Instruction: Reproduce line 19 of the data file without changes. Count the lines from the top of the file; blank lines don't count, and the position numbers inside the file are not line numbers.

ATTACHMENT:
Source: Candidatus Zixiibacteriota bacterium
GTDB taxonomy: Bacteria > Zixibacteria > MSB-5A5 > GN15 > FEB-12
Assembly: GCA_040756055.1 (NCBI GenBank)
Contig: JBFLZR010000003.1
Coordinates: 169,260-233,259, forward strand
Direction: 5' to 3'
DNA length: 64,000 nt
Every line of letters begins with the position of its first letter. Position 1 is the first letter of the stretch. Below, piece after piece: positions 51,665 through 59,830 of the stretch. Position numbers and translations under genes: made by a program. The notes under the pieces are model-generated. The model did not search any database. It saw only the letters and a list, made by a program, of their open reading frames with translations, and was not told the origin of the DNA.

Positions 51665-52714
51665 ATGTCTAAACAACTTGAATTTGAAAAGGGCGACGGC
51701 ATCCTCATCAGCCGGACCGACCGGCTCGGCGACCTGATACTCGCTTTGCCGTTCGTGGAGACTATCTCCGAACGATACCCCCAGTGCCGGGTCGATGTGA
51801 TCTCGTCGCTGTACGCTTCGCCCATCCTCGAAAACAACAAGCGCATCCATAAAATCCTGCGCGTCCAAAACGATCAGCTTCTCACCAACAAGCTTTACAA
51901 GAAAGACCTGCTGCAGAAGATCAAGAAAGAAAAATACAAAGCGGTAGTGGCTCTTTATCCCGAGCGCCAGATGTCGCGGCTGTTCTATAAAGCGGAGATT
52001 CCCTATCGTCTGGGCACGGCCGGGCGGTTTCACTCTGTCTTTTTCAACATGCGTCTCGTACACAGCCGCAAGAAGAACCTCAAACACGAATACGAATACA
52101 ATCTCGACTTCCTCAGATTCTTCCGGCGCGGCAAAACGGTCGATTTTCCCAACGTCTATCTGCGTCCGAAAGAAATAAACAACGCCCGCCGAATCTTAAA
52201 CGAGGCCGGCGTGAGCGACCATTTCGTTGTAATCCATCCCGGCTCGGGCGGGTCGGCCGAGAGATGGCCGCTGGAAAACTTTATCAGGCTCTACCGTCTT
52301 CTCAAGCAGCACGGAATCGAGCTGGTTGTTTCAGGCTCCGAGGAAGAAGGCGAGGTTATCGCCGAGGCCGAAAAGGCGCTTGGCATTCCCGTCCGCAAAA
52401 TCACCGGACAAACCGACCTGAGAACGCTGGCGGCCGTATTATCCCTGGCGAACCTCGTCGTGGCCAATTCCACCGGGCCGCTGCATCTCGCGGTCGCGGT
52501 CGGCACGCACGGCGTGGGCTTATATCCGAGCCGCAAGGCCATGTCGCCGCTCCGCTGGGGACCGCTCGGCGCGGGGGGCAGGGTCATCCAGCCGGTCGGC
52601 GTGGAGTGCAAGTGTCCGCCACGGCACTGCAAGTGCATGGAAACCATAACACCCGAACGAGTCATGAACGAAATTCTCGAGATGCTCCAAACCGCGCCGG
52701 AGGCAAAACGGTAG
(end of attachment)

52501 CGGCACGCACGGCGTGGGCTTATATCCGAGCCGCAAGGCCATGTCGCCGCTCCGCTGGGGACCGCTCGGCGCGGGGGGCAGGGTCATCCAGCCGGTCGGC